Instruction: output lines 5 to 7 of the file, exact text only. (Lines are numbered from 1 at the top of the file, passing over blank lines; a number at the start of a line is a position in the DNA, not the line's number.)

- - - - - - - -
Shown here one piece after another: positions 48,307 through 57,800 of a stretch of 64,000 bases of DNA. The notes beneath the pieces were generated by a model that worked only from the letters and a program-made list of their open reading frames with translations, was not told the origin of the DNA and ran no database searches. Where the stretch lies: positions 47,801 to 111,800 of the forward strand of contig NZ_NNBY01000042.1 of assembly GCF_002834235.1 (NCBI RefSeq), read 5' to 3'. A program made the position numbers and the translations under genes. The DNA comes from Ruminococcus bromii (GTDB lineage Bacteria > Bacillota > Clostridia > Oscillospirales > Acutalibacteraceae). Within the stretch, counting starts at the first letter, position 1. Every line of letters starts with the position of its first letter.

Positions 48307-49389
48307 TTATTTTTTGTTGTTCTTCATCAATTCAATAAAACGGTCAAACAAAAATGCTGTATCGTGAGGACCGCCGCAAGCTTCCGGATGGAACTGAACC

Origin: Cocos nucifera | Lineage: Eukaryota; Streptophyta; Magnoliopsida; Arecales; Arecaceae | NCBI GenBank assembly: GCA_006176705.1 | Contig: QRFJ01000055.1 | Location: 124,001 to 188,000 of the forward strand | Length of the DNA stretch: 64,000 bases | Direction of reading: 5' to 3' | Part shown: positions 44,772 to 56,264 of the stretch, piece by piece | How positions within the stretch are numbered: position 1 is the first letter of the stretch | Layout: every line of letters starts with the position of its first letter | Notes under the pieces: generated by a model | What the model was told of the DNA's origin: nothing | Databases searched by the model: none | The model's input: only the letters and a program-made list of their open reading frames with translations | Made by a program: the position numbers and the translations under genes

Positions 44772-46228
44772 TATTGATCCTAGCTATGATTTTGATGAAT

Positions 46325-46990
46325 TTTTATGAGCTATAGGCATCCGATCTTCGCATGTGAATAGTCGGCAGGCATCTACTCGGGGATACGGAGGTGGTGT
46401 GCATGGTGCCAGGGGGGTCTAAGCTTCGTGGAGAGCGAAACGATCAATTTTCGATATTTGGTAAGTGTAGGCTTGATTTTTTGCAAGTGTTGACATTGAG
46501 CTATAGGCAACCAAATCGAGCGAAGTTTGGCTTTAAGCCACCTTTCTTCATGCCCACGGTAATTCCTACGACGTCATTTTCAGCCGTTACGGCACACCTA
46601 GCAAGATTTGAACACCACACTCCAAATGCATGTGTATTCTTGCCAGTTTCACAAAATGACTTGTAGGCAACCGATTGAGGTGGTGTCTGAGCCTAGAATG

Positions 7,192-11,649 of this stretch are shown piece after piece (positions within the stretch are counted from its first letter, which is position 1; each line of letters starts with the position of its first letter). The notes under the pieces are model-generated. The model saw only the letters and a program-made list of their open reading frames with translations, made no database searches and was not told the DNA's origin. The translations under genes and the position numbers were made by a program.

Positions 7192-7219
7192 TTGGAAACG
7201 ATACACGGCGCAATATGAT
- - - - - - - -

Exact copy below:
Positions 44772-46228
44772 TATTGATCCTAGCTATGATTTTGATGAAT

Positions 46325-46990